Arla Foods amber has today announced its half-year results, which the company reports are in line with expectations. However, due to the pressures on milk prices Arla’s earnings for the first half of 2012 are below last year’s.
Growth and efficiencies characterised the first half of 2012. Major agreements have paved the way for significant opportunities for Arla in Germany, the UK and China, and previous mergers and acquisitions have delivered efficiencies across the organisation.
These achievements are against a background of a large increase in global milk production putting significant pressure on earnings and consequently on the milk price. For the first six months of 2012, Arla posted a revenue of just under DKK 30 billion (compared to DKK 27 billion in the first half of 2011).
The 12 per cent increase is the result of a combination of organic growth within core and growth markets and the realisation of merger and acquisition benefits, including those in Sweden and Germany. Arla’s key financial measurement is the milk price it pays to its owners and this is under pressure. While revenue is in line with expectations, Arla earnings for the first half of 2012 are below last year’s at DKK 2.64 per kg of milk compared to DKK 2.74 per kg in 2011. ”We anticipate that we will be able to deliver the three per cent increase in revenue in our annual results as planned, which equates to DKK 1.8 billion. However, the milk price currently paid to our owners is not as high as we would like.
“The world commodity market has proved more unfavourable than foreseen, primarily due to an unexpected increase in world milk production. This is putting pressure on prices and therefore on our earnings from commodity trading and global E-auction sales and affects 25 per cent of our milk,” explains Arla’s Chief Financial Officer, Frederik Lotz.
GROWTH OUTSIDE OF EUROPE
Although there is a general trend, especially among European consumers in Arla’s core markets, to trade down to less expensive products, Arla’s three global brands – Arla®, Castello® and Lurpak® – are all in growth.
In Germany, for example, Arla Kærgården® has delivered double-figure growth rate and is now sold in all the country’s major grocery chains. Globally, sales of Lurpak® products continue to grow and the brand grew by 13 per cent in the first half of 2012. Overall, despite tough conditions within Arla’s biggest markets, the company has achieved 2.8 per cent organic revenue growth. In particular, Arla’s strategic growth markets have seen significant sales increases.
In the Middle East and North African region, revenue has increased by 20 per cent, while in Russia, growth is 40 per cent. There is also a double-figure growth rate for Arla’s subsidiary, Arla Foods Ingredients (AFI), which produces whey-based ingredients for the food industry. AFI increased its revenue by 14 per cent. ”We are seeing clear, positive developments in profitability on our growth markets. We will maintain a strong focus on our core markets in Europe and in the future will become more active outside Europe, moving into markets where there is growth and a rapidly growing demand for dairy products.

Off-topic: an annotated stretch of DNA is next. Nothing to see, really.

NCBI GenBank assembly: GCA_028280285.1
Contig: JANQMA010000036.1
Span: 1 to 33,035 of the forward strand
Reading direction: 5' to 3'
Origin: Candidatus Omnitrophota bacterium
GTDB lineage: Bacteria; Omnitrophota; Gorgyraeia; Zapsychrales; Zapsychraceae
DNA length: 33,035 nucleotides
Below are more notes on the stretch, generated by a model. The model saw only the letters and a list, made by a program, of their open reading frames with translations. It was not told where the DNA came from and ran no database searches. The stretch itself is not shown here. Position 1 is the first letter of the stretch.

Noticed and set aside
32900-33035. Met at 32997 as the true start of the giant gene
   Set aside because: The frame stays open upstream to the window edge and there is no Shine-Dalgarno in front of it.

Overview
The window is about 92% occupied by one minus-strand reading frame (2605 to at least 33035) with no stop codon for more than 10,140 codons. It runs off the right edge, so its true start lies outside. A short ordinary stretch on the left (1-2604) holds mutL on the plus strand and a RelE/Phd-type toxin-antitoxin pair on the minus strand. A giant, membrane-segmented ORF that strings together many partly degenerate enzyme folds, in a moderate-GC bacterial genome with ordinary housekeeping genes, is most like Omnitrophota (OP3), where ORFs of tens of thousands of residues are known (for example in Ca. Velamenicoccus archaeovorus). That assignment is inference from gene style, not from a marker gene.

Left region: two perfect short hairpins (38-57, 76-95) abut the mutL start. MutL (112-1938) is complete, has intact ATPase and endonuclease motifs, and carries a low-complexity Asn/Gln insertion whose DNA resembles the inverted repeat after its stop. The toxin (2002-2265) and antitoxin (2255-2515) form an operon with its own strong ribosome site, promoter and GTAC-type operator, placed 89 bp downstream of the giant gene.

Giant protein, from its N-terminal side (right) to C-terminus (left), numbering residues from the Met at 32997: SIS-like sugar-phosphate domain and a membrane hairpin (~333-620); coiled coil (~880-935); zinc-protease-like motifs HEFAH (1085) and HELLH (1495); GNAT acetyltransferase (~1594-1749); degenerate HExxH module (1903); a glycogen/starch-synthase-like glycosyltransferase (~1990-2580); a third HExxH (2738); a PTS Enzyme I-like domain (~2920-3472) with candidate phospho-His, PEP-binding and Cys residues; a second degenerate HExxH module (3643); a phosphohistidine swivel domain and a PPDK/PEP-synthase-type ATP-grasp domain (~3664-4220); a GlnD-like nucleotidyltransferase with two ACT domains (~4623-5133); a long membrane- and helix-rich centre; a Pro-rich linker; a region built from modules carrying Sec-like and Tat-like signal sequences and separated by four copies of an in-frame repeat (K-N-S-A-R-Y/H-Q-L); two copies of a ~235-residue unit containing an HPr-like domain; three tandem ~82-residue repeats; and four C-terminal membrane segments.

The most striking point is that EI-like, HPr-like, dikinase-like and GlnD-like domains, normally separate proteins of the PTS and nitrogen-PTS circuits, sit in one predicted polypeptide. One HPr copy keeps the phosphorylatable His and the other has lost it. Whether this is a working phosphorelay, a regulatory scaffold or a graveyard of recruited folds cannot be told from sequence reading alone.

“Within our core markets we are looking forward to the new opportunities and sales channels which our impending mergers in Germany and the UK are expected to create. In more terms, we have created important top-line growth in the first half year, which in coming years will create new opportunities for us to grow Arla’s bottom-line,” says CEO Peder Tuborgh.
DEVELOPMENTS IN THE UK, GERMANY & CHINA
During the first half of the year, Arla entered into a strategically important agreement with China’s largest food company, COFCO, in relation to co-ownership of the country’s largest dairy company, Mengniu Dairy Group.
Arla also entered into two important merger agreements in Europe, with Milk Link in the UK and MUH in Germany, both of which are subject to approval by the regulatory authorities. ”The two mergers represent a fundamental strengthening of Arla. We will become a strong European dairy company that operates globally.
“Subject to the mergers being approved by the competition authorities, our annual revenue will increase by approximately DKK 11 billion. In this financial year, if the mergers go ahead, we expect them to contribute approximately DKK 2 billion to revenue,” says Frederik Lotz.
EXPECTATIONS FOR THE FULL YEAR
For the full 12 months, Arla expects to deliver a revenue of DKK 60 billion, a figure which excludes the effects of the potential mergers. If the mergers are approved and the effect of them is included, Arla’s revenue is expected to reach DKK 62 billion in 2012 (total revenue in 2011 was DKK 55 billion). Arla expects that prices on the global commodity market will improve significantly in the second half of the year and therefore, so will Arla earnings. Furthermore, a series of efficiency improvements implemented during the first half of the year will result in a decrease in the group’s costs from the end of 2012 and into 2013.
The company therefore expects to deliver its forecasted three per cent annual increase in revenue, which in 2012 will equate to DKK 1.8 billion. ”Even though we expect to achieve the annual result we have planned for 2012, we are prepared that it will be difficult to achieve the same level of Arla earnings as in 2011.
“Market conditions in the second half of the year as still expected to be tough ,and while we expect to achieve higher Arla earnings than in the first six months of the year they will be slightly below the level of Arla earnings pr. kg of milk in 2011,” says Frederik Lotz. Arla’s half-year report containS more information about Arla’s business development generally, and about Arla’s performance in its core markets in the UK, Sweden, Denmark, Germany, the Netherlands and Finland, as well as in its international growth markets.